10. No worries, envisioning hull geometry can be really hard until you get used to it (I still struggle at times). Here are a couple more photos to help you envision this. In the bow planking below, look at how the planks butt up against the stem (the part of the keel that curves up to the front of the bow). Those plank ends are actually inserted into the little beveled notch you're forming in the false keel. Without that bevel, they'd just butt right up against the edge of the stem and you'd have a harder time getting them to stay in place and getting a nice smooth joint.
  11. EDIT: Oops, looks like you deleted your latest question while I was responding to it, so the content below now seems rather odd! I'll leave it in case it still helps you or anyone else. This clarifies how and where the beveling happens. You are correct, the "bearding line" laser-etched into the false keel is the point at which the bevel starts. From that line, you bevel down toward the outer edge of the false keel (toward the real keel, away from the inside of the boat). So one point of confusion here is that I'm not sure exactly what you mean by "entire" and there are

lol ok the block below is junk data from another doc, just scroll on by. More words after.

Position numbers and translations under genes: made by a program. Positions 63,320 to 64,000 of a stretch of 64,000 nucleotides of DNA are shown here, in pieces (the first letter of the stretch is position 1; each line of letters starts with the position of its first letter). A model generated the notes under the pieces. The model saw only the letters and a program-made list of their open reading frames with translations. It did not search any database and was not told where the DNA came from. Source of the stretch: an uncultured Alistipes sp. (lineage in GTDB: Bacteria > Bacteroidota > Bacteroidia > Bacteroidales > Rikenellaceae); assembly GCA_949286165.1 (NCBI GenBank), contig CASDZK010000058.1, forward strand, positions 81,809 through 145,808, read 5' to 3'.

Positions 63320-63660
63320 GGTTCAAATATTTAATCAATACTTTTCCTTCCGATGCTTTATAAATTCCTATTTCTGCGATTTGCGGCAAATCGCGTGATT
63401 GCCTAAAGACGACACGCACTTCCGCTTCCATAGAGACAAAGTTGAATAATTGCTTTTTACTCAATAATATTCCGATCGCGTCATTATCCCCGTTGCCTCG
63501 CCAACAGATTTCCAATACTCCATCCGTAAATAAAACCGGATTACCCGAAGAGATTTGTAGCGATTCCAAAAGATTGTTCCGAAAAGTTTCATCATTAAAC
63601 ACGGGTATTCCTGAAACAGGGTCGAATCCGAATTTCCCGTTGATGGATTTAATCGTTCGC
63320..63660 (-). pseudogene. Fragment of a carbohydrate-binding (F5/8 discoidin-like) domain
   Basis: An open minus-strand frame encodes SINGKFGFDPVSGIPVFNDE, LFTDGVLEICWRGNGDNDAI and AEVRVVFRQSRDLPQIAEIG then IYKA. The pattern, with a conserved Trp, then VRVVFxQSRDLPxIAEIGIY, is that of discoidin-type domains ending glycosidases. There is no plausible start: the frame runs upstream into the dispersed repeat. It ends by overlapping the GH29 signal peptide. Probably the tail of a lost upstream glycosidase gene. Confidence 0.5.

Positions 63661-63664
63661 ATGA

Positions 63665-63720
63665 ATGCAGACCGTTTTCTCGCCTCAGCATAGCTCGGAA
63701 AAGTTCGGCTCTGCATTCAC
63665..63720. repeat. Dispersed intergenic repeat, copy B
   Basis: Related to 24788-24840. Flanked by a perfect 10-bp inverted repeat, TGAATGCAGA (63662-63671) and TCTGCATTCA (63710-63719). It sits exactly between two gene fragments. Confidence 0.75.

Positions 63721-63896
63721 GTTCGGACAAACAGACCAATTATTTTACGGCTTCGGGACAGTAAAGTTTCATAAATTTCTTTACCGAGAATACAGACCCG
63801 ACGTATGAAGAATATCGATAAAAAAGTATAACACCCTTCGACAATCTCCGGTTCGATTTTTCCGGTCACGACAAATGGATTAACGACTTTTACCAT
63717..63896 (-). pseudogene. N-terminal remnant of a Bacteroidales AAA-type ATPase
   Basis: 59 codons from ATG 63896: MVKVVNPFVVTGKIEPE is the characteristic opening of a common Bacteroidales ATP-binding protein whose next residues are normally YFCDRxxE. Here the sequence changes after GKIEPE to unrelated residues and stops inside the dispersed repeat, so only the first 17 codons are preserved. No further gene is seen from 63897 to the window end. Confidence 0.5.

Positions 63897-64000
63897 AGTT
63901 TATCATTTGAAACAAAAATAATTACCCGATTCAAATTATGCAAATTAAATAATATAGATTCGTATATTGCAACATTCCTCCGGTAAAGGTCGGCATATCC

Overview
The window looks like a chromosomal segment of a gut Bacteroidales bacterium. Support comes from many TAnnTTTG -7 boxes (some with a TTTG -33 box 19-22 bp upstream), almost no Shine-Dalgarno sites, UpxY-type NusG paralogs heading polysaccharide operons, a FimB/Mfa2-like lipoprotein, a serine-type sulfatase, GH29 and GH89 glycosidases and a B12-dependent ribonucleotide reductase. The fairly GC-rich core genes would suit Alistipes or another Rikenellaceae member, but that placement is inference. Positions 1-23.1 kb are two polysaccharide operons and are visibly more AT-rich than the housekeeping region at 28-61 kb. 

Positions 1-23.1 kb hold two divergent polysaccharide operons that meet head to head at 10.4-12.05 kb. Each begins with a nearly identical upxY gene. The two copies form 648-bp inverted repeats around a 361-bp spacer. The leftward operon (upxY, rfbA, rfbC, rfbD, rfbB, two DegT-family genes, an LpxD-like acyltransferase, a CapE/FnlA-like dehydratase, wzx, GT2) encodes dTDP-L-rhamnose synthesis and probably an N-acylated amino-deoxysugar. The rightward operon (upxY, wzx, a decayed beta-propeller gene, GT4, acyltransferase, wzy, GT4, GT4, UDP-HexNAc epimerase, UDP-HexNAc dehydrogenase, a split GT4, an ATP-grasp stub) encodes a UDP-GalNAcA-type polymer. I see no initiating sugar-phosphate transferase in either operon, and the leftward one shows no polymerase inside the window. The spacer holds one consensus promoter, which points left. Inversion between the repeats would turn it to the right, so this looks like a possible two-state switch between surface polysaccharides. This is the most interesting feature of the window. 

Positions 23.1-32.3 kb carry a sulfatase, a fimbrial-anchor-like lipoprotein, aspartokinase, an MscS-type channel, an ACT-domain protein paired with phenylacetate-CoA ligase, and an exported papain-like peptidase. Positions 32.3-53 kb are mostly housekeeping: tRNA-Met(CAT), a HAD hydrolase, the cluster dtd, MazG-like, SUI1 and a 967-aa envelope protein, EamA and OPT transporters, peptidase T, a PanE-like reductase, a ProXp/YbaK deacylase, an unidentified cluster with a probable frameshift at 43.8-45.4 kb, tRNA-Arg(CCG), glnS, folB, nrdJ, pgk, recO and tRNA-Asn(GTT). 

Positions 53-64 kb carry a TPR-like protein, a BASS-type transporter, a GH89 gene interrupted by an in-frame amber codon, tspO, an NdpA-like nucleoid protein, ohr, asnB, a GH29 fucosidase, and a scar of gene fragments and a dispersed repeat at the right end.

12. It's a good question, and good to ask before starting work as this piece would be difficult to replace.
  13. I struggled with the same question, and also liked the idea of shrouds connected to knees rather than through the gunwale. I, too, came to the realization too late to adapt my model's existing structure to it. I just went ahead and tied off to the gunwale, but I like your idea of the added knees. Looks good and captures the essence of the idea. No one but the most pedantic observer will ask "hey, why are there more frames in that section?"
  14. We did indeed open a bottle of homemade mead last night, so good call there. This is the third model I've made paper sails for and I adore this method.
  15. Thanks, that helps. Yes, you do need to bevel the entire false keel. At the stern, the lowest plank will be parallel with the actual keel and ideally flush with it (a smooth surface from keel into planking). At the bow, the whole thing needs to be beveled so there's a "notch" into which the butt ends of the planks can fit, behind the keel (called the stem at the bow), helping hold them in place. See if this image from my build helps you see how this bevel looks. See how there's a shadow all the way along the false keel? Without that, the planks wouldn't have much to "grab on to" when you start
  16. Made lots of progress on the sail, on a cold blustery rainy day that feels very appropriate for this Irish-Norse ship. Here's a step-by-step of what I decided to do. I cut paper panels to represent bolts of sailcloth, making these wide enough to allow for overlap (I decided to mimic the "lapped fell seam" in the link Steven shared above): I then colored each strip yellow or red using pastels rubbed in with my fingers. Do each color on its own and don't mix them, or you'll get all orange panels! The sail is taller than a